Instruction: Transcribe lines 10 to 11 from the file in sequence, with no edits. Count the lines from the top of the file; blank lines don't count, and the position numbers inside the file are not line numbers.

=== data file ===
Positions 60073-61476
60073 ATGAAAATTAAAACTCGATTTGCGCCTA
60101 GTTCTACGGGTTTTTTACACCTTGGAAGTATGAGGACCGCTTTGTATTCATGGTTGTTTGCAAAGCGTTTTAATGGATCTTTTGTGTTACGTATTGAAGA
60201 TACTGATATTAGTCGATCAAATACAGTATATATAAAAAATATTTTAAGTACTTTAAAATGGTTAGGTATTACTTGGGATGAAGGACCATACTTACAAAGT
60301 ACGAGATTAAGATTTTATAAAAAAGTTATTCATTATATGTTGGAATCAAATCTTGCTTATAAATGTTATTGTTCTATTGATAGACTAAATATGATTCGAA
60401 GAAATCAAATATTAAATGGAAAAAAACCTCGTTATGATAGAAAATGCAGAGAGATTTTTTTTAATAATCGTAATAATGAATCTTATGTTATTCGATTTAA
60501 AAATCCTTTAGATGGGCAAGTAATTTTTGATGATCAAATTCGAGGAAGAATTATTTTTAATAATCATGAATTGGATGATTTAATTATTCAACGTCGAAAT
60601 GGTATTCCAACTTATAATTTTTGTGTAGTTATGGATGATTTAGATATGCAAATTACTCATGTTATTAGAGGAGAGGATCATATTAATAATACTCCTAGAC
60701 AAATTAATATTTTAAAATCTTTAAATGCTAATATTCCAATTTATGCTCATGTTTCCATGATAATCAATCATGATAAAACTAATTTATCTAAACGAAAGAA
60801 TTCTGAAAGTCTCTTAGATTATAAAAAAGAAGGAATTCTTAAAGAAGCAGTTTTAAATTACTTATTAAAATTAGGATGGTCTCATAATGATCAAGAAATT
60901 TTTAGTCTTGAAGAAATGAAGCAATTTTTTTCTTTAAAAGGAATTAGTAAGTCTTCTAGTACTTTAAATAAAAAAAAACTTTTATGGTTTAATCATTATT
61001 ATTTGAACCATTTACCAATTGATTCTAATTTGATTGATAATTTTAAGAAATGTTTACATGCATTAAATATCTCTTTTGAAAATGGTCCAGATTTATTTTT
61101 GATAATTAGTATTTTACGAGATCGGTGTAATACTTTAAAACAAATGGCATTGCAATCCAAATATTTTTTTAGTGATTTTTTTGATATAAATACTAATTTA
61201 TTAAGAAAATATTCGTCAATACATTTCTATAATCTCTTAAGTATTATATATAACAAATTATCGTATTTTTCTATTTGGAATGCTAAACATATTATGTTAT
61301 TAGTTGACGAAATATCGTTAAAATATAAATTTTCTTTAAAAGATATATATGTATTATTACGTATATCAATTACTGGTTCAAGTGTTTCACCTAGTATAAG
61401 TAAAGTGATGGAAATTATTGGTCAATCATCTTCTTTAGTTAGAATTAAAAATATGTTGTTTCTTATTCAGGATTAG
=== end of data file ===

60801 TTCTGAAAGTCTCTTAGATTATAAAAAAGAAGGAATTCTTAAAGAAGCAGTTTTAAATTACTTATTAAAATTAGGATGGTCTCATAATGATCAAGAAATT
60901 TTTAGTCTTGAAGAAATGAAGCAATTTTTTTCTTTAAAAGGAATTAGTAAGTCTTCTAGTACTTTAAATAAAAAAAAACTTTTATGGTTTAATCATTATT